A wide-ranging set of recommendations from the Langley City Community Crime Prevention Task Force could, among other things, lead to municipal bylaws that require grocery stores to keep shopping carts from leaving their property, putting up “no panhandling” signs at major intersections and increased RCMP foot and bike patrols.
Those are among several suggested measures to prevent and reduce crime in the community contained in the 35-page final report of the task force received at Monday’s council meeting.
“A lot of time, a lot of effort went into this,” Langley City mayor Ted Schaffer said.
Schaffer chaired the group of community members and representatives of business groups and law enforcement agencies who looked for success stories from other communities in Canada, the U.S. the United Kingdom, Australia and New Zealand to develop specific measures to fight crime.
Among the many other potential “goals and measurable outcomes” mentioned in the report are suggested municipal bylaws to regulate methadone dispensaries and possibly creating community action teams to fight vandalism.
“We believe that the measurable outcomes identified by the task force provide a well-balanced plan to combat and deter crime in the community,” Schaffer said.
Many of the proposals are within the power of the City, but some will require approval and funding from other levels of government, such as the suggested no-panhandling signs at intersections under provincial control, and funding for an “Assertive Community Treatment” team to work with adults who have “serious and persistent mental illness and significant functional impairments who have not connected with, or responded well to traditional outpatient mental health and rehabilitation services.”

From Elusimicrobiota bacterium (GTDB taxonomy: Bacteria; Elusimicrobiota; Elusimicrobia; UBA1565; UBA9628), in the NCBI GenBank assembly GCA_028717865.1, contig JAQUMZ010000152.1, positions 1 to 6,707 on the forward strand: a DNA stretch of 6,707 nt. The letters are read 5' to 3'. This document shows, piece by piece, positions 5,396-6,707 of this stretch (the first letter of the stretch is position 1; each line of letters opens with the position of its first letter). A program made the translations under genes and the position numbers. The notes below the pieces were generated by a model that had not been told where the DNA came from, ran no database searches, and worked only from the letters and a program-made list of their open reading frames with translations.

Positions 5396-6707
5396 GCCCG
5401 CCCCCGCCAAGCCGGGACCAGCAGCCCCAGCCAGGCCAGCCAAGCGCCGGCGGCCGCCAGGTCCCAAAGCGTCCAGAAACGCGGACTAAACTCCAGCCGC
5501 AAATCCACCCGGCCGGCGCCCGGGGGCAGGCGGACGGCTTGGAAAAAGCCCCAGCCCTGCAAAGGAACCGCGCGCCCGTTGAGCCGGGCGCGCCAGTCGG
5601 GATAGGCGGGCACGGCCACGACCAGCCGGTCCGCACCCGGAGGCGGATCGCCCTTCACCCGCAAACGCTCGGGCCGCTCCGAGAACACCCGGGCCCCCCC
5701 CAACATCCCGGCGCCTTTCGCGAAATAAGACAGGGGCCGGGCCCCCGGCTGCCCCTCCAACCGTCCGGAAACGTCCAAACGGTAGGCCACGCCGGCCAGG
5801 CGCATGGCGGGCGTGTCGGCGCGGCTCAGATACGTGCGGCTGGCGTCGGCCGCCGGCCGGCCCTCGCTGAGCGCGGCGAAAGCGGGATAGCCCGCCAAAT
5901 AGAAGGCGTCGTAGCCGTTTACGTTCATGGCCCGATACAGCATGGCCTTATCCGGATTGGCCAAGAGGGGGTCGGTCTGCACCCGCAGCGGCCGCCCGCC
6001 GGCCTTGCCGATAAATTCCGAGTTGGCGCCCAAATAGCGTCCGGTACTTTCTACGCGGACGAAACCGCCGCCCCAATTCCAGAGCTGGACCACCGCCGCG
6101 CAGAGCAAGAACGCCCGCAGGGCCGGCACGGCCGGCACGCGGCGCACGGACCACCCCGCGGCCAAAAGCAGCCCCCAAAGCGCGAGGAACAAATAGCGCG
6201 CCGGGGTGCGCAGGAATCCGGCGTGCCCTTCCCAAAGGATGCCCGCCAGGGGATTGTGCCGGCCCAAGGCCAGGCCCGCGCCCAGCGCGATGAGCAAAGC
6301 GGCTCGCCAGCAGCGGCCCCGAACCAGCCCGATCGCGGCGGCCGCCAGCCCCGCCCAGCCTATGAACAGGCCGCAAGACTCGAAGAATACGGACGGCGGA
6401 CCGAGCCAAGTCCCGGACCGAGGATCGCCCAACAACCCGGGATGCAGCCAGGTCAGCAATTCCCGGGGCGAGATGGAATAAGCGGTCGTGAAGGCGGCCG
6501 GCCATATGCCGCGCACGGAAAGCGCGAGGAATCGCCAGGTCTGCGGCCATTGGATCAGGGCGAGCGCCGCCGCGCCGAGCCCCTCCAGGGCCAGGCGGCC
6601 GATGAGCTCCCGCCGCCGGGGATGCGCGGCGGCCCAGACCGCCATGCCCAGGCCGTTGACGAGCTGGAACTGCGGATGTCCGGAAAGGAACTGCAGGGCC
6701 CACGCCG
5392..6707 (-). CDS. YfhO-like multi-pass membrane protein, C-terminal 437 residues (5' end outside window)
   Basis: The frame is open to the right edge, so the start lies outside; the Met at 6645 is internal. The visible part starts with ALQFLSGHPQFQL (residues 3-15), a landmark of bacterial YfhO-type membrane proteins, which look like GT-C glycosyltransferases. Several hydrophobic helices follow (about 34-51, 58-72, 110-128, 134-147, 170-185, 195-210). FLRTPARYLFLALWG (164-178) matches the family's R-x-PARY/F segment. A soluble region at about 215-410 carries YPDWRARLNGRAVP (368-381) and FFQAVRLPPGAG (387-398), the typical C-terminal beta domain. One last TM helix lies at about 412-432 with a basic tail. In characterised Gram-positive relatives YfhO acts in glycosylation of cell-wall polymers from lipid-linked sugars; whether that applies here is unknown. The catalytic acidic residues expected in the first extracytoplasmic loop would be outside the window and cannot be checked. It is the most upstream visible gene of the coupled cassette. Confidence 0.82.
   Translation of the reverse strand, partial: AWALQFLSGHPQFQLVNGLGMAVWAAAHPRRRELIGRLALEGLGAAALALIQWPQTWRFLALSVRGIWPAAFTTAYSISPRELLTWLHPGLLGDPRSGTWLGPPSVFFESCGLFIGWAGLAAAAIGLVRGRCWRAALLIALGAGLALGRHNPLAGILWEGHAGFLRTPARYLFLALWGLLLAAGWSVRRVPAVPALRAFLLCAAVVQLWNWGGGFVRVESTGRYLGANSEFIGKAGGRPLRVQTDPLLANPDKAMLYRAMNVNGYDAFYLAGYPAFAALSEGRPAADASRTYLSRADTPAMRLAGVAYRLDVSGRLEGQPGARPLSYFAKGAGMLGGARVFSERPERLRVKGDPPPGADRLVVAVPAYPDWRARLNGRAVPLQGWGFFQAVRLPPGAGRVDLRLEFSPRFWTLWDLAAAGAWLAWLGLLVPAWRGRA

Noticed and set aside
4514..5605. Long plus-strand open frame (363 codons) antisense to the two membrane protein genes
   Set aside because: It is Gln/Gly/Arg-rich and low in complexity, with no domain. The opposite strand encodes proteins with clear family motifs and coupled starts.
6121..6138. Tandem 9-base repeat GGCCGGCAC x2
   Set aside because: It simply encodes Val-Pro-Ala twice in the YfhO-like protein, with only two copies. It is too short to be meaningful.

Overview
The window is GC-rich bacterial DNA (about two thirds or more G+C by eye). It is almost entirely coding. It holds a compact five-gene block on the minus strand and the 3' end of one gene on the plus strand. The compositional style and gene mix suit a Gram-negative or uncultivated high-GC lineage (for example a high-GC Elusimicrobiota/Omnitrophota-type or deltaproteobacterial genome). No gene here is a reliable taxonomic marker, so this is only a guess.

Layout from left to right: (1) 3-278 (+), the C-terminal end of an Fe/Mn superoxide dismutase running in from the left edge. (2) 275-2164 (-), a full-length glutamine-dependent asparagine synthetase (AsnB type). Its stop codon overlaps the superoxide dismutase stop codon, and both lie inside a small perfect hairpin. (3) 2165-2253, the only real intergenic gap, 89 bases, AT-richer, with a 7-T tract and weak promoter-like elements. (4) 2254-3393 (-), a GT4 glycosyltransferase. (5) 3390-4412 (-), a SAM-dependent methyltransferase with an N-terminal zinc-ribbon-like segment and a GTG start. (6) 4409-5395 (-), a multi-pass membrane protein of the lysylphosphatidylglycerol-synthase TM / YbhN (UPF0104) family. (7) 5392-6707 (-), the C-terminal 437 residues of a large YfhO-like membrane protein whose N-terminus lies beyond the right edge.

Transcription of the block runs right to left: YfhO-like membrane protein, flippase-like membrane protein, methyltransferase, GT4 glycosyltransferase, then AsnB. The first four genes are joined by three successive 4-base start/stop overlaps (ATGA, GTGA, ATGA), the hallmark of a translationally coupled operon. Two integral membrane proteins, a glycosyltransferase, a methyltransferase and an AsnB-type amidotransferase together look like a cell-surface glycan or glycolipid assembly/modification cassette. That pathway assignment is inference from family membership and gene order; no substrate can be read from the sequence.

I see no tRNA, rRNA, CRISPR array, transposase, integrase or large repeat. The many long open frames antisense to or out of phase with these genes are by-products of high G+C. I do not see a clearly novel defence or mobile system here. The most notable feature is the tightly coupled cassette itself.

The report now goes to the municipal Public Safety Advisory Committee, which will review the task force suggestions and come up with a list of the top “measurable outcomes” for council to approve.
Schaffer said with the report, the task force completed its mandate and has been disbanded.
“I want to thank each member of the task force for their effort and involvement with the development of the Community Crime Prevention Strategic Plan” Schaffer said.
The report referred to RCMP statistics that show a “downward trend on most offences” in the City, with a few exceptions, including a “significant increase in auto theft and theft from auto offences” considered to be a problem throughout Metro Vancouver, not just Langley.
While the police stats show an increase in sexual offences in the City, most of those cases “are related to individuals known to each other” the report states.
There has been a drop in assaults, robberies, home invasions, and break-ins at homes and businesses.
The report also notes Langley City has already implemented a number of crime reduction measures over the years, such as adding more police resources, requiring owners to remove graffiti within 10 days and regulating the sale of “hydroponics equipment and drug paraphernalia.”